Ptolemy III

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Ptolemy III

(Ptolemy Euergetes) (tŏl`əmē yo͞oûr`jĭtēz), d. 221 B.C., king of ancient Egypt (246–221 B.C.), of the Macedonian dynasty, son of Ptolemy IIPtolemy II
(Ptolemy Philadelphus) , c.308–246 B.C., king of ancient Egypt (285–246 B.C.), of the Macedonian dynasty, son of Ptolemy I and Berenice (c.340–281 B.C.). He continued his father's efforts to make Alexandria the cultural center of the Greek world.
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 and the first Arsinoë. He plunged immediately into a war with Syria, where his sister, BereniceBerenice,
c.280–46 B.C., queen-consort of ancient Syria; wife of Antiochus II. She was called Berenice Syra. She was the daughter of Ptolemy II, and her marriage (252) to Antiochus II marked a temporary cessation in the wars between the Egyptian monarchs and the Seleucids.
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, was trying to secure the throne for her son. Berenice and her son were murdered before Ptolemy could arrive, and Seleucus IISeleucus II
(Seleucus Callinicus), d. 226 B.C., king of ancient Syria (247–226 B.C.), son of Antiochus II. On his father's death there was a struggle for the throne between Seleucus and his stepmother, Berenice (on behalf of her infant son).
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 held the throne, though the Egyptian king won a brilliant if impermanent victory. Egyptian fleets controlled most of the coasts of Asia Minor and E Greece, and the kingdom was enlarged by Ptolemy's marriage to BereniceBerenice,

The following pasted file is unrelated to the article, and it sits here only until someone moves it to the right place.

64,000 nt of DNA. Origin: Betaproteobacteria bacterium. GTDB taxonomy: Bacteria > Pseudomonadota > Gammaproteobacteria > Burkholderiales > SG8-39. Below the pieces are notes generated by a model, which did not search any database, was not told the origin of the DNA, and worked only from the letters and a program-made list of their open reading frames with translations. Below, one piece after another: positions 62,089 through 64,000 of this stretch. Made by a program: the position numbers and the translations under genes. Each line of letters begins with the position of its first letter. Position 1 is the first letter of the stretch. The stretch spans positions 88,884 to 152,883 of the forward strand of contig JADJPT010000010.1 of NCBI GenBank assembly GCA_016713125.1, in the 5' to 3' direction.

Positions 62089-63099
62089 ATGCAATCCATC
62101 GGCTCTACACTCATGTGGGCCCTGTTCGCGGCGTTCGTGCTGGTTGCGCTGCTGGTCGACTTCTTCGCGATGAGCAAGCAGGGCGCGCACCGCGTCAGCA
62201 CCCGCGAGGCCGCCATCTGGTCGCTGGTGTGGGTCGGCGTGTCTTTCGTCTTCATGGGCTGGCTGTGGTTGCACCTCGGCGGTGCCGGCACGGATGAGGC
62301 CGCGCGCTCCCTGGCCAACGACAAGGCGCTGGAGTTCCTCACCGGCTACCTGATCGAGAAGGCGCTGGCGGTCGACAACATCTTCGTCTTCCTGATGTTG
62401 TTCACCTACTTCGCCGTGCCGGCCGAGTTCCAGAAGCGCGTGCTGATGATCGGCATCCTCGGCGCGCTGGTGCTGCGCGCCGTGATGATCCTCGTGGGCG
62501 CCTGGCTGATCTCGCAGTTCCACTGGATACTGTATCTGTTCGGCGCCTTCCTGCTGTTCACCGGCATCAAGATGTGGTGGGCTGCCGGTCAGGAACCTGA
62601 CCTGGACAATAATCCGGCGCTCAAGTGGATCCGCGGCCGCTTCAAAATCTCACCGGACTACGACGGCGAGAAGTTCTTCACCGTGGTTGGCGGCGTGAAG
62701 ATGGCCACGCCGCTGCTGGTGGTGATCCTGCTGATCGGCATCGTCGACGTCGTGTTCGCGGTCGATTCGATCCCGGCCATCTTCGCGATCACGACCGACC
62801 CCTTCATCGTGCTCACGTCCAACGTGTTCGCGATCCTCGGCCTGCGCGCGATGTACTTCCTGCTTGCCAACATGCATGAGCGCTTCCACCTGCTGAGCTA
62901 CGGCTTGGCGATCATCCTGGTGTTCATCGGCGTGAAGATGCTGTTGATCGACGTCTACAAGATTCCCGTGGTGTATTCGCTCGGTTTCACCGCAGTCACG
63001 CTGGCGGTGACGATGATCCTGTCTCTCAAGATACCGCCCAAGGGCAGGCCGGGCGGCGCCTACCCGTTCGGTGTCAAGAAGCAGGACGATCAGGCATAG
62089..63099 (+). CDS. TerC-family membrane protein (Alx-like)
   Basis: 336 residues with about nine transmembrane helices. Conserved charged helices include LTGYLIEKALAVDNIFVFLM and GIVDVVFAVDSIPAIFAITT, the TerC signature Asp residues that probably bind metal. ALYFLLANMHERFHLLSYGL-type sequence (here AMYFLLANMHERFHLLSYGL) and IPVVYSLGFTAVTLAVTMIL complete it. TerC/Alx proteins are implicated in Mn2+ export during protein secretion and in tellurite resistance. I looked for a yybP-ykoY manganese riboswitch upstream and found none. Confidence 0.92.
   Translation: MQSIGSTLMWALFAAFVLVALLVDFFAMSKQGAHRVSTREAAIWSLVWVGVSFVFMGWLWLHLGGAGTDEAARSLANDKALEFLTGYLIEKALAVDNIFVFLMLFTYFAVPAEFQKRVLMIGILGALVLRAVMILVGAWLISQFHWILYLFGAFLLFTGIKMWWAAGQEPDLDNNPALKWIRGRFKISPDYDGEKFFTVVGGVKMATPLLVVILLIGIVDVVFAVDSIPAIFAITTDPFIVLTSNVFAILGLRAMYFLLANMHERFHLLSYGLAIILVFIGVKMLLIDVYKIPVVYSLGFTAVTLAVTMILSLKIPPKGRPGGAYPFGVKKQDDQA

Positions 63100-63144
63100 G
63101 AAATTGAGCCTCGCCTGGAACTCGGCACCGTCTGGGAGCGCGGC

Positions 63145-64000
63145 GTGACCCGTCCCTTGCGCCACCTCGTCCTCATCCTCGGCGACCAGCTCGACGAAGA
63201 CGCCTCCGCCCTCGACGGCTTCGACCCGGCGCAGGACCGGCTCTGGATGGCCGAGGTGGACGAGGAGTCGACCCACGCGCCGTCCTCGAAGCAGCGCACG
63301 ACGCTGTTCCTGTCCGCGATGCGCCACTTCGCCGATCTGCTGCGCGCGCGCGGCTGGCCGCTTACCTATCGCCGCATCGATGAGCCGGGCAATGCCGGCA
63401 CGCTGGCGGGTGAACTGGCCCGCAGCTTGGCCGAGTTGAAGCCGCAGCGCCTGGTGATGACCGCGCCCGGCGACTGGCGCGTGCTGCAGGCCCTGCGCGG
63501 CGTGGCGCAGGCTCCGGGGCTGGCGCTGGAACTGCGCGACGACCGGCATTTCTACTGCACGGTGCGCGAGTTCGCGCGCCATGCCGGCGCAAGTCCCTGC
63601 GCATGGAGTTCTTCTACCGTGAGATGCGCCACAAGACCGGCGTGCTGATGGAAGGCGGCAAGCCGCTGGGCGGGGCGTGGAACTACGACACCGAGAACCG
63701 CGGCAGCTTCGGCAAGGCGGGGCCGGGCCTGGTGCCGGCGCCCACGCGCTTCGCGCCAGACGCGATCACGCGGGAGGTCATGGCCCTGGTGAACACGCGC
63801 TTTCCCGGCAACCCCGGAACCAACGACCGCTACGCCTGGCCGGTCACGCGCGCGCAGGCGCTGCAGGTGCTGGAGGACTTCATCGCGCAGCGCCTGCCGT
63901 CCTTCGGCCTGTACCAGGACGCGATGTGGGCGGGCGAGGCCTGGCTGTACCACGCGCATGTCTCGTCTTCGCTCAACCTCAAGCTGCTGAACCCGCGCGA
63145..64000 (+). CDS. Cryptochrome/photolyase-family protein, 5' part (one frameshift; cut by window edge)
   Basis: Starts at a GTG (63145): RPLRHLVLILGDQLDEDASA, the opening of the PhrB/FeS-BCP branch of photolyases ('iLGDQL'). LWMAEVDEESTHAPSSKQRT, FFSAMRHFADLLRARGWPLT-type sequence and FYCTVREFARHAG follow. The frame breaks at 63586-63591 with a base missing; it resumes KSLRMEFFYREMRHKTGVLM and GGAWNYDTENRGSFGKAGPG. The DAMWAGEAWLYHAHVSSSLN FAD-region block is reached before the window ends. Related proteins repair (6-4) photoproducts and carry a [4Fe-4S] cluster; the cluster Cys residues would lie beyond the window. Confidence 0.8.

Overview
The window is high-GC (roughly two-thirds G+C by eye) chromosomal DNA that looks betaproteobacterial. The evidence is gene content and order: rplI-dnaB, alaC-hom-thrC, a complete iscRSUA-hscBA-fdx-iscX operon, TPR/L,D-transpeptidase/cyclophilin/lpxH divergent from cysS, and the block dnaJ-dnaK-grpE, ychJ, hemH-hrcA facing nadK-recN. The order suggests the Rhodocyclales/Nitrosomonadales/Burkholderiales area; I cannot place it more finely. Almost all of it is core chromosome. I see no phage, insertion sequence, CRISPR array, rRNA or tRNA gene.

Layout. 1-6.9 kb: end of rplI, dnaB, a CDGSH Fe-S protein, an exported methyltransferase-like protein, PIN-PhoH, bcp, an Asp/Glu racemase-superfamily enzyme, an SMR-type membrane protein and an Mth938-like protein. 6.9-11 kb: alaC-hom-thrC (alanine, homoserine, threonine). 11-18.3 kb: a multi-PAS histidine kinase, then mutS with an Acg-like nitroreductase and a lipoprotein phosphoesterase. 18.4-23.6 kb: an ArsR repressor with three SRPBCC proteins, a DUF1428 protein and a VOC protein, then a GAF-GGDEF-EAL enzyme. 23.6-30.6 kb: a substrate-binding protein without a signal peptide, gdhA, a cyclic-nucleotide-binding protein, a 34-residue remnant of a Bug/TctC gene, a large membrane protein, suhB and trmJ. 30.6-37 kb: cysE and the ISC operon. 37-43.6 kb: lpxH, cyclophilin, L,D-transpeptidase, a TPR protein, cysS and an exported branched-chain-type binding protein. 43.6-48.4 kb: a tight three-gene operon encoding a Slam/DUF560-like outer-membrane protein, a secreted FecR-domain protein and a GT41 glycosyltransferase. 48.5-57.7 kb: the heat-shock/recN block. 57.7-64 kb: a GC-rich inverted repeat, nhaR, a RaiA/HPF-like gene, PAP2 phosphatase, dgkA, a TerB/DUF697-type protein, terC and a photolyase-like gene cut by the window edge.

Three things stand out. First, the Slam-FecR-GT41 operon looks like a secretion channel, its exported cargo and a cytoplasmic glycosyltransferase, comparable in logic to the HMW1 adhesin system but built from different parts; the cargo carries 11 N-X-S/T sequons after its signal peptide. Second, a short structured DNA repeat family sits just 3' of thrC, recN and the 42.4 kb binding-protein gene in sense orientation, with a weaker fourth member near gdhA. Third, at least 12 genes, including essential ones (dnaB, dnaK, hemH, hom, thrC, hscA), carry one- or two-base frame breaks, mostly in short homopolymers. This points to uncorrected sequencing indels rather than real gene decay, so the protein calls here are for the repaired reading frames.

c.273–21 B.C., queen of ancient Cyrene and Egypt. She was the daughter and successor of King Magas of Cyrene. In 247 B.C. she married Ptolemy III, thereby effectively annexing Cyrene to Egypt.
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, daughter and heiress of the king of Cyrene.
References in periodicals archive ?
It was probably named after Ptolemy III Euergetes. Its Latin name in Roman times was Tolmeta.
This remark is best interpreted in the domestic context of Kleomenes' struggle with the other royal house of Sparta, which also claimed Heraklean ancestry, rather than in a broader context involving rival Hellenistic monarchs: of Kleomenes' contemporaries only his ally Ptolemy III Euergetes claimed to be the progeny of Herakles.
The propylon of the Temple of Amon-Re Montu in the temple area of North Karnak is a remarkably preserved monument constructed during a period that extends through the reigns of Ptolemy III Euergetes I and Ptolemy IV Philopator.
So it was that the Canopus Decree was issued in the days of Ptolemy III Euergetes (238 BCE) to correct this discrepancy.
Borrowed by Ptolemy III Euergetes (247-21) against an enormous deposit (15 talents) to be recopied at the Mouseion, it stayed there; the king had the copy sent to Athens and renounced his deposit.(3) We are thus assured that the Alexandrian scholars had available the most authentic Attic text there was for their edition of the tragic dramatists.
An important council for calendar reform was convened there by Pharaoh Ptolemy III Euergetes I in 238 B.C., and the astronomer Ptolemy was headquartered there.
Suggestion of progress to, and potentially beyond, the Euphrates shows the intoxicating influence of Alexander the Great, which is as apparent in Ptolemy III Euergetes' lost inscription from Adulis (OGIS 54, transcribed by Cosmas Indicopleustes in the sixth century), lines 13ff.